American-born Michael Oren, 60, is the former Israeli ambassador to the United States — but his new book, “Ally,” has been anything but diplomatic, inflaming many with his harsh (and some say unfair) criticism of the Obama administration. Although Oren is a Knesset member for Kulanu, the center-right party’s leadership recently distanced itself from his contention that President Barack Obama betrayed Israel. Oren, who was raised in New Jersey and has a doctorate in Near Eastern studies from Princeton, made aliyah in 1979.
The Israel-born Natalie Portman, 34, was among the most talked-about stars at this year’s Cannes Film Festival, which premiered her directorial debut, an adaptation (in Hebrew) of a memoir by the Israeli writer Amos Oz. A Harvard grad and Oscar winner who will star in upcoming films about Jacqueline Kennedy Onassis and Ruth Bader Ginsburg, Portman sounded off in a recent Hollywood Reporter interview on various Jewish topics, including her dislike of Israeli Prime Minister Benjamin Netanyahu and what it’s like to be a Jew living in Paris.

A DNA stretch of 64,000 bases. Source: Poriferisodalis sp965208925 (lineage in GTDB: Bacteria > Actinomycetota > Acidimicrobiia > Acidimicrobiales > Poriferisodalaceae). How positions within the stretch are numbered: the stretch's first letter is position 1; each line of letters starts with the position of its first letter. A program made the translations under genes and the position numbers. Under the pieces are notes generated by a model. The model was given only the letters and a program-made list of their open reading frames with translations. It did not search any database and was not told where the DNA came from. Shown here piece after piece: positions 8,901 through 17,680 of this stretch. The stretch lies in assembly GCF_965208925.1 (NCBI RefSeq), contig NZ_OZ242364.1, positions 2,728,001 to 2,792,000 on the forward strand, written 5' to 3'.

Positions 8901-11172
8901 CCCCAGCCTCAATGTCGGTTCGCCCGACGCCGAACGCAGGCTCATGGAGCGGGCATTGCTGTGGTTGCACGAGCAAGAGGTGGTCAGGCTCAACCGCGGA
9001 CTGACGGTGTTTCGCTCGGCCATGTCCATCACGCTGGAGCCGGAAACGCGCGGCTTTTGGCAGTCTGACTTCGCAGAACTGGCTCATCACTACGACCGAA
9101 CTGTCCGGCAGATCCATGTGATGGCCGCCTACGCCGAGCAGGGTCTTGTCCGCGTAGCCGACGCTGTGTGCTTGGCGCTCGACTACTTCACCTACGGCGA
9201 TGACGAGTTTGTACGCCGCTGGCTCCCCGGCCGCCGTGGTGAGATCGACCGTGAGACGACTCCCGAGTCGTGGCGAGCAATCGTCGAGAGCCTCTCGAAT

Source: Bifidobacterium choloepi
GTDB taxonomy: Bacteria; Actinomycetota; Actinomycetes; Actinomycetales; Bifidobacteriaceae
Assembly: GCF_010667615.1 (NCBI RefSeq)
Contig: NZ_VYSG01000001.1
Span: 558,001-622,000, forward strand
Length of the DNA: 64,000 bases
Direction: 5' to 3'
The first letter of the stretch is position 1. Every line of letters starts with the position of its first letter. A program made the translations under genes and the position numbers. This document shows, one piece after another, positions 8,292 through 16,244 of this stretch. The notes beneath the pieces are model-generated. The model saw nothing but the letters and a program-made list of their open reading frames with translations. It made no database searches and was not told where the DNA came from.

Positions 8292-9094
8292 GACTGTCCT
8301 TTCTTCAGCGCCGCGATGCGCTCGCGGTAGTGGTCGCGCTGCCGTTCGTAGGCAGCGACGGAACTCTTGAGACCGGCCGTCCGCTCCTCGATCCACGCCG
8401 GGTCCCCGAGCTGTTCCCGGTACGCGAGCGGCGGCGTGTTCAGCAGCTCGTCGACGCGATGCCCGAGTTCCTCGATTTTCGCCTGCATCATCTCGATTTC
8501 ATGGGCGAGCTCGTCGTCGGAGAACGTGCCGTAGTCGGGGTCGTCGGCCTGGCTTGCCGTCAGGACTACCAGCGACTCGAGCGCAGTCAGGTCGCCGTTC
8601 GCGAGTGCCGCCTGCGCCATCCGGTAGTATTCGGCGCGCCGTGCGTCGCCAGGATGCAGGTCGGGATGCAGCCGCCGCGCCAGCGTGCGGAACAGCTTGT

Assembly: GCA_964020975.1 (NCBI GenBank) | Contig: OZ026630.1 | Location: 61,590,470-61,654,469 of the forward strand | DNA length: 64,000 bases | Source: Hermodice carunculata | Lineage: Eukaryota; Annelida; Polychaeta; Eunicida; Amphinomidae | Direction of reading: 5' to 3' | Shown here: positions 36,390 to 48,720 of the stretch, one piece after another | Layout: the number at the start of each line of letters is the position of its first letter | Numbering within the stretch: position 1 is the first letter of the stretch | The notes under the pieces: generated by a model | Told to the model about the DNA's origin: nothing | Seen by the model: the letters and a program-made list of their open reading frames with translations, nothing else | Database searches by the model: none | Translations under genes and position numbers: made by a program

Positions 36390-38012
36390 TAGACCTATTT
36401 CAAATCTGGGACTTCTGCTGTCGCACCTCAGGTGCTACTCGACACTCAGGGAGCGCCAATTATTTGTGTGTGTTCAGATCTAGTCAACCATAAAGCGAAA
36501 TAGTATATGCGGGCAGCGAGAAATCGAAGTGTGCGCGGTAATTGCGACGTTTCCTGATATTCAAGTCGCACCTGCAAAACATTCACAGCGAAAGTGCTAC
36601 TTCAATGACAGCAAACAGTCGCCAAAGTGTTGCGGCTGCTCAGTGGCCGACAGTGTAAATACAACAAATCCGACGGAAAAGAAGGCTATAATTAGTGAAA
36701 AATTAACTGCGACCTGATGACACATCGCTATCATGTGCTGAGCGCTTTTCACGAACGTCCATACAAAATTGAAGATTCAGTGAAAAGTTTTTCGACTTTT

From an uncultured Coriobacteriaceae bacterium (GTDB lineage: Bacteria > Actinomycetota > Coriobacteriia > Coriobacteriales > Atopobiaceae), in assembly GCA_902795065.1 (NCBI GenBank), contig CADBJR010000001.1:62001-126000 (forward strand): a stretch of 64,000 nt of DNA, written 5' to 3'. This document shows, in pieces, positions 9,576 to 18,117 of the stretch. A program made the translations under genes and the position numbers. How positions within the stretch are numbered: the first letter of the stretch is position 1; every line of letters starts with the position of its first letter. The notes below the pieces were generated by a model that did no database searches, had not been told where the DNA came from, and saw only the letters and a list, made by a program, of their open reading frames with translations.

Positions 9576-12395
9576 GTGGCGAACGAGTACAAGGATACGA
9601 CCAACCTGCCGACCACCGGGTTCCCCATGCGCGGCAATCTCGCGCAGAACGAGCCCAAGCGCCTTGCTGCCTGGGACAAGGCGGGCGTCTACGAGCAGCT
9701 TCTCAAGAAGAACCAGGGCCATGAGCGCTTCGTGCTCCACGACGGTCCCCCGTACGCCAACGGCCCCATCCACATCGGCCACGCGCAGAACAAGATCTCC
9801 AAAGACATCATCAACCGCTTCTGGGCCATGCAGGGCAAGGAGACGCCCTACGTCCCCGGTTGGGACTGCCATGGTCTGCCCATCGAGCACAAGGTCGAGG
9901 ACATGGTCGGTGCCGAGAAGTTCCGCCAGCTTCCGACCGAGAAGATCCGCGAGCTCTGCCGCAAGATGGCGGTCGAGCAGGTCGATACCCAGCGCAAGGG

Since announcing in April that he would challenge frontrunner Hillary Rodham Clinton for the 2016 Democratic presidential nomination, the Vermont senator and self-described socialist (he’s officially an independent) Bernie Sanders has been a left-wing darling, appealing to those who see Clinton as too establishment. The only Jewish candidate in the race, the 73-year-old, Brooklyn-raised Sanders bristled recently when radio host Diane Rehm incorrectly said he had dual Israeli citizenship. That’s not to say he isn’t proud of his Jewish background, which he says sparked his interest in politics.